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In the most recent budget proposal of California State (CalState), three universities in the public state university system: UCLA, UC Berkley, and UC San Diego will be required to increase in-state enrolment over the next five years if passed. The proposed increase in in-state enrolment indicates a prioritisation of the state in supporting local students more explicitly.
The bill goes on to propose that the three universities should share a combined increase of at least 15,000 more in-state student enrolments. Since nonresident and international students pay considerably more tuition than in-state students, the extra revenue in previous years from enrolments of both groups has provided CalState universities more opportunities to improve educational programmes.
Therefore, if the budget proposal is passed by lawmakers later this summer, the universities will receive extra state funding to supplement the intake of in-state students. Despite studies that indicate that increases in domestic enrolment do not impact international enrolment, it remains to be seen if this will indeed alter nonresident and international student enrolment in CalState universities.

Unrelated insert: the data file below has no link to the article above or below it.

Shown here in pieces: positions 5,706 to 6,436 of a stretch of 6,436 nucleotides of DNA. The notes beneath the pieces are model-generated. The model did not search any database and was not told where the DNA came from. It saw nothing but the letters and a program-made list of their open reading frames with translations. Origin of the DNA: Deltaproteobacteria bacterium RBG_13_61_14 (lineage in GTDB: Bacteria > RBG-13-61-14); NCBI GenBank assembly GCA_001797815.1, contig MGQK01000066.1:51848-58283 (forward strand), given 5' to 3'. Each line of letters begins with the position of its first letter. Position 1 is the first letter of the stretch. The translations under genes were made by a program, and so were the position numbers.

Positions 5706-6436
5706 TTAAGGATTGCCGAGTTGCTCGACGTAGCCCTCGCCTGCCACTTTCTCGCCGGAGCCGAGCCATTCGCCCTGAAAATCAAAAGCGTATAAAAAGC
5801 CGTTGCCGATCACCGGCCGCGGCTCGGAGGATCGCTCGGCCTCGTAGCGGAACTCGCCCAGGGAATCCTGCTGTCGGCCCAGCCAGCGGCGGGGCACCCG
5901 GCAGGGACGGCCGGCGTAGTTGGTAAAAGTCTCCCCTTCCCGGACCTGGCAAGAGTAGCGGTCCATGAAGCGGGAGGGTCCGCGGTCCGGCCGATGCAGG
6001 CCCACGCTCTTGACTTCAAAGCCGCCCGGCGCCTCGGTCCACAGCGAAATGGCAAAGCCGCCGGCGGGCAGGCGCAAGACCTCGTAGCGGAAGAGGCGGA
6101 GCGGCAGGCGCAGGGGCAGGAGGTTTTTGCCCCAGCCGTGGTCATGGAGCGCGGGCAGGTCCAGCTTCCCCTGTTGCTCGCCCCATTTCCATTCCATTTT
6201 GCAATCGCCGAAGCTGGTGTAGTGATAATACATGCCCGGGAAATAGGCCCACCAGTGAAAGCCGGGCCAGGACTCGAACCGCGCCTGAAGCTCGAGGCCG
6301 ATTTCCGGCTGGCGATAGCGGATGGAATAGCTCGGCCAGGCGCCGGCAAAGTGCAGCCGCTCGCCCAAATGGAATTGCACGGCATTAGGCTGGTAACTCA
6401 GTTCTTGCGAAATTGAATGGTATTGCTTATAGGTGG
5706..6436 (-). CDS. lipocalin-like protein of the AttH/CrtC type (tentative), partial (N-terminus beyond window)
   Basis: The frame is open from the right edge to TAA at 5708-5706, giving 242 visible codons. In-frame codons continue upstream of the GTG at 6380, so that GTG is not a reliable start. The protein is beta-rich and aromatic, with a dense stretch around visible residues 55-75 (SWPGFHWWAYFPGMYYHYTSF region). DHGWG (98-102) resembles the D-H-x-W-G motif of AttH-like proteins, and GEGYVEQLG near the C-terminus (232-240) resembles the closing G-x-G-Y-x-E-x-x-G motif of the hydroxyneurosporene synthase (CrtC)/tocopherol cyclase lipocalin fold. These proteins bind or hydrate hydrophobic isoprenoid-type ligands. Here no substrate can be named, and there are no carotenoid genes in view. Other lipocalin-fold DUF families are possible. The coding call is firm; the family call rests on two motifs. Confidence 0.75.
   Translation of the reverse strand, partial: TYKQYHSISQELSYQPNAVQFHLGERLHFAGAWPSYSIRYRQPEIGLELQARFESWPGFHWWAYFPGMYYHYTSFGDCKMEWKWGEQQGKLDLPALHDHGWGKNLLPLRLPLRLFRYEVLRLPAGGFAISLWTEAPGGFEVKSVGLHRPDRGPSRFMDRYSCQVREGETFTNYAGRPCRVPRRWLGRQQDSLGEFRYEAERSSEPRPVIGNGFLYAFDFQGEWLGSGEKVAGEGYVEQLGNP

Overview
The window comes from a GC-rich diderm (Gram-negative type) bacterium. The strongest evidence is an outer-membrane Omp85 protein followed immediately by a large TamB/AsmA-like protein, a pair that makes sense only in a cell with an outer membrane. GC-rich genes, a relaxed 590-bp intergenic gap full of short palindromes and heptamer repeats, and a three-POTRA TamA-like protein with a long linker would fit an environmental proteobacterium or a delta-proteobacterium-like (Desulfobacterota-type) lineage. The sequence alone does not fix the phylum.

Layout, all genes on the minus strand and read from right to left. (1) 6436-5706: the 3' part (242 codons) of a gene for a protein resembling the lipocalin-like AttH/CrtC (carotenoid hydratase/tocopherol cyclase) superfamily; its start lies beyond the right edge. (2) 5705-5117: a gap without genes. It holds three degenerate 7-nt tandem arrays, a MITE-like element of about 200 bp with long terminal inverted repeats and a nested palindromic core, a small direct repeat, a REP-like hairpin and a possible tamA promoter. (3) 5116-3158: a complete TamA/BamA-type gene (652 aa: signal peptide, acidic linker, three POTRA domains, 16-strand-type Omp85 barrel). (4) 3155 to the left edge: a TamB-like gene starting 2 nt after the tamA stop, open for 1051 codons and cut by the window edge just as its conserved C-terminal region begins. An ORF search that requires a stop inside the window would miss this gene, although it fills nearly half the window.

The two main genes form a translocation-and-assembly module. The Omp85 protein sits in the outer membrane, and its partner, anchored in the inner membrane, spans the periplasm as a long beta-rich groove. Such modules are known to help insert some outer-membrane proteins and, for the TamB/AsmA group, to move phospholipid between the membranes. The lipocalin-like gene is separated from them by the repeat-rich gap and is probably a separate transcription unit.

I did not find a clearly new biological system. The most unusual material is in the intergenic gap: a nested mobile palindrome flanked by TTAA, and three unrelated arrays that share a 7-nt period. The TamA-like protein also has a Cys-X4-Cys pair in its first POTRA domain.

The aforementioned bill was proposed in June 2021. If adopted, the prioritisation of local student enrolment could be one approach to counter trends of negative persistence (and retention) rates in the U.S., and a potential approach for other state university systems impacted by the pandemic.
A recent study published by the National Student Clearinghouse shows that the persistence rate – the percentage of U.S. students returning for their second year at university - has declined from 76%, to 74%, as of autumn 2020. The trend of a decreased persistence rate has also been observed at community colleges, which have been even more negatively impacted than public and private universities. Following this trend, the percentage of Latinx students from autumn 2019 that have not continued their degree programme – neither at the same institution nor other institutions - has also declined, comparatively more than Asian, White, and Black students. These downward trends are likely related to the pandemic and to politically-related hardships of 2020.